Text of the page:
INTERVIEW: Lucas Gadke – Völur

Canadian outfit VÖLUR are an interesting beast. Fusing elements of suffocating doom metal with sombre melodies of folk has gifted the band with a truly fresh and exhilarating soundscape. Whilst some bands settle for refining their sound from album to album, VÖLUR have opted for a truly ambitious effort; a staggering series of four concept records. 2017 saw the arrival of chapter two in this series, Ancestors (read our review here), and continues the band’s upwards trajectory in metal’s underground. Following the release of Ancestors we caught up with bassist/vocalist Lucas Gadke to talk about Ancestors‘s reception, the band’s vast influences to create their unique sound and divulging into their broad and intriguing concept behind their series of records.

So, your latest release, Ancestors, has been out for several weeks now. How have you found the early reception to your latest record?

Lucas: We’ve been very happy with the reception. Some people have taken the time to message us privately and say they enjoy the record and there have been some really positive reviews. We worked for over four years on the album so I’m glad it’s finally seeing the light of day and that people are enjoying it. We’ve gotten a lot of accolades from people we deeply respect as well which is a major bonus.

Ancestors is the second chapter in a four record series following last year’s Disir. How does Ancestors build upon the first chapter?

Lucas: The main difference is that it focuses on male narratives rather than female ones. This is based on the thinking that old societies, and those of old Germanic myth, were structured into different worlds, and those worlds were defined by those which inhabited them and the way they interacted with different beings and with different worlds. In a way, men and women were separated but in the same space, much as the more supernatural powers existed in the same place but on a different plane of existence. But ultimately these thematic guidelines are more of a framework and thematic palette for the composition process. I’ve definitely been into a lot of music with a strong conceptual basis, but ultimately the concept should not take precedent over the form as music is an emotional medium, loosely narrative. Sometimes if a piece is too conceptual it can get in the way of direct enjoyment. Of course, the emotions and themes from old European myths are still there, but really the music should be about form. I read a biography of Shostakovich a while back which talked about the Soviet Union’s obsession with program music and it’s war against bourgeois formalism (music for music’s sake). I feel that Shostakovich was able to walk a really great middle path between the two sides of the issue by having large-scale thematic works, but starting with the music and working backwards. I work the opposite way, but I hope the result is similar.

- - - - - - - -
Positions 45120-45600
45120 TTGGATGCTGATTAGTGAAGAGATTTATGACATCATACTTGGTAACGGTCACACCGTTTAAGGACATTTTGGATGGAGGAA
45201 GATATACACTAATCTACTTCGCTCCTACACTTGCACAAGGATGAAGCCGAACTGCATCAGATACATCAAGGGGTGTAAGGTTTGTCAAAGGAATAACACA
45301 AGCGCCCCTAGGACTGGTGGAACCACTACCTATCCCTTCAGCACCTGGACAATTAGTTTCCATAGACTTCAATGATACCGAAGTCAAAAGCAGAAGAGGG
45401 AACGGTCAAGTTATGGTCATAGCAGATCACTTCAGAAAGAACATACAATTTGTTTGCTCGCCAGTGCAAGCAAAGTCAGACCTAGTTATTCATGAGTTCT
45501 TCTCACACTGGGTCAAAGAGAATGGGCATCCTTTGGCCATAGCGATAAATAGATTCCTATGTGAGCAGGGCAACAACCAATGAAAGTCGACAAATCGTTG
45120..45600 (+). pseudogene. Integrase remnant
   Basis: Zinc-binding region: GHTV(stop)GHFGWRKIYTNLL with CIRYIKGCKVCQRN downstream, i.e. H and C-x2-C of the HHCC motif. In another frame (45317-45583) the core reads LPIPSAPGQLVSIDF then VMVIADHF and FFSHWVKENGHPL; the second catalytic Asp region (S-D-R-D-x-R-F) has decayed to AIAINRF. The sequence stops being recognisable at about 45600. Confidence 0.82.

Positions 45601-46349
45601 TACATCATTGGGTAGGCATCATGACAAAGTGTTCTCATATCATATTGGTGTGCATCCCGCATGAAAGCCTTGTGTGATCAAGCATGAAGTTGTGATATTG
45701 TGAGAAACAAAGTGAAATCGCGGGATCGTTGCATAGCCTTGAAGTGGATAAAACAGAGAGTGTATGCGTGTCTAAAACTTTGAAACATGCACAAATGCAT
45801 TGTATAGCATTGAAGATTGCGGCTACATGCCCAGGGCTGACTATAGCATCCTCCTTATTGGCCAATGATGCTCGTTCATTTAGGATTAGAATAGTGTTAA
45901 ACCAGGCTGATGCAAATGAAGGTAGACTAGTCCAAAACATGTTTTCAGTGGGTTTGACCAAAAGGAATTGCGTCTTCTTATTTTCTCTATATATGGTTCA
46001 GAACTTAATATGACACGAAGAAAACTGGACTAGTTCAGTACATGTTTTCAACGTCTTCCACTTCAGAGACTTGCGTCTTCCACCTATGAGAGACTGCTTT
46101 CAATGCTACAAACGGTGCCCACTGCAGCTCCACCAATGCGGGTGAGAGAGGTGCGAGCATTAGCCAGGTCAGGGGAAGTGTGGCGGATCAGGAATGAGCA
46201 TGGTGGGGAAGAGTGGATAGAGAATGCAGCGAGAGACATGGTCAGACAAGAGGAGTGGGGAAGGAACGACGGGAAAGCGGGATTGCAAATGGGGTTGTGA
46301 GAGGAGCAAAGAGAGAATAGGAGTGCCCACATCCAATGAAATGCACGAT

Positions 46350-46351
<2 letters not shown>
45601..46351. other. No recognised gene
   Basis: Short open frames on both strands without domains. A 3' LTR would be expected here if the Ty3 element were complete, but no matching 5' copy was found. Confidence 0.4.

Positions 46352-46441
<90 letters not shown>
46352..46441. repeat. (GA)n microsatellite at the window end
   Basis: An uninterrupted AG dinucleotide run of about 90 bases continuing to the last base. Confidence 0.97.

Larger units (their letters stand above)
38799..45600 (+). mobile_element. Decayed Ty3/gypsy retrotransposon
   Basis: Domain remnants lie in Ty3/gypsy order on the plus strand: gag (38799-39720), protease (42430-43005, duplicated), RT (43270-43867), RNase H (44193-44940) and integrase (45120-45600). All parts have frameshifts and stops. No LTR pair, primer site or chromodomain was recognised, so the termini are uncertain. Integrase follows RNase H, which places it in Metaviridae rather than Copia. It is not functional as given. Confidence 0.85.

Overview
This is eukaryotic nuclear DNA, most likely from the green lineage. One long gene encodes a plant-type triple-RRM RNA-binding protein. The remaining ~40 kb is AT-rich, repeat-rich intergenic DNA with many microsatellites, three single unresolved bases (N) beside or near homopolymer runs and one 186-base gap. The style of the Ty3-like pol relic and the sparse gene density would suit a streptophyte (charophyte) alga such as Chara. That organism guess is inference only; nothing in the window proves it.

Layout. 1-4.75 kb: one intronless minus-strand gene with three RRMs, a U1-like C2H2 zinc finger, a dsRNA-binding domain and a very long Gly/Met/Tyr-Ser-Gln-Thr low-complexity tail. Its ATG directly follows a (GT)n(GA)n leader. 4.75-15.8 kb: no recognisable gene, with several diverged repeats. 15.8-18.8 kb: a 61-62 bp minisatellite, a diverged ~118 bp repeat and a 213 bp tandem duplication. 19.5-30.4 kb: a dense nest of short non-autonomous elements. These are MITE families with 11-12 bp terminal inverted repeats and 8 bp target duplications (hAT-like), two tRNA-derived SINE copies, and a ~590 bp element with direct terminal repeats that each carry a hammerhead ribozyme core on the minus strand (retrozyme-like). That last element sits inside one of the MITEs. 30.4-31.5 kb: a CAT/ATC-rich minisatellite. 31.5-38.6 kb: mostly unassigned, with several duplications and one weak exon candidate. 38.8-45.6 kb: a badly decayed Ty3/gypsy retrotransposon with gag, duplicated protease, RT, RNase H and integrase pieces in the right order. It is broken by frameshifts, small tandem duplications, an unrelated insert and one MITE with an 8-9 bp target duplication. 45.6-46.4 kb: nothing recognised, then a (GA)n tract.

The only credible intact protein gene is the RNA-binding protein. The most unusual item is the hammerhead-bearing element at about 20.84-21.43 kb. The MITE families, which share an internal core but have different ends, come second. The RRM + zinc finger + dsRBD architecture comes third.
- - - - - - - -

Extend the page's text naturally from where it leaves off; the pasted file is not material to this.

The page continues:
Having a four record series is a massive and rather ambitious effort. Can you give an insight into where this concept originated from?

Lucas: Like I said previously, having a conceptual framework helps me guide a composition. If you’re able to put yourself in a definitive mood and world then, at least to me, the music comes easier. I’m interested in dynamics in music, and to me dynamics form a large part of the narrative element in composition, especially when trying to build tension or create a definitive moment. At the same time, I wanted to challenge myself. The idea came from conceiving the first EP and then extrapolating from there. In a small way, limiting myself to female and human characters would cut me off from talking about really interesting figures in Germanic mythology – where most of the textual inspiration comes from – like Siegfried or Freyja or Egil. So it came from wanting to slightly broaden the palette I draw from.

Whist Disir dealt with themes surrounding female figures from mythology, Ancestors focuses on the male counterparts. Was this always the intent, to be the polar opposite to chapter one?

Lucas: I don’t think it’s opposite, necessarily. Men and women are humans, therefore, share much of the same characteristics. The change in music is an organic one, I think. And it comes from us being able to tackle larger compositional ideas and bigger forms. The spirit of the music, I think will largely remain similar. Music has a tough time being shoehorned into things like masculine or feminine unless they start to become parodies of themselves. It’s more of a further exploration of this aesthetic world we’re looking at.

The whole four record concept is based around elements of the old Germanic spiritual world. Why did you decide to focus this series on this particular subject?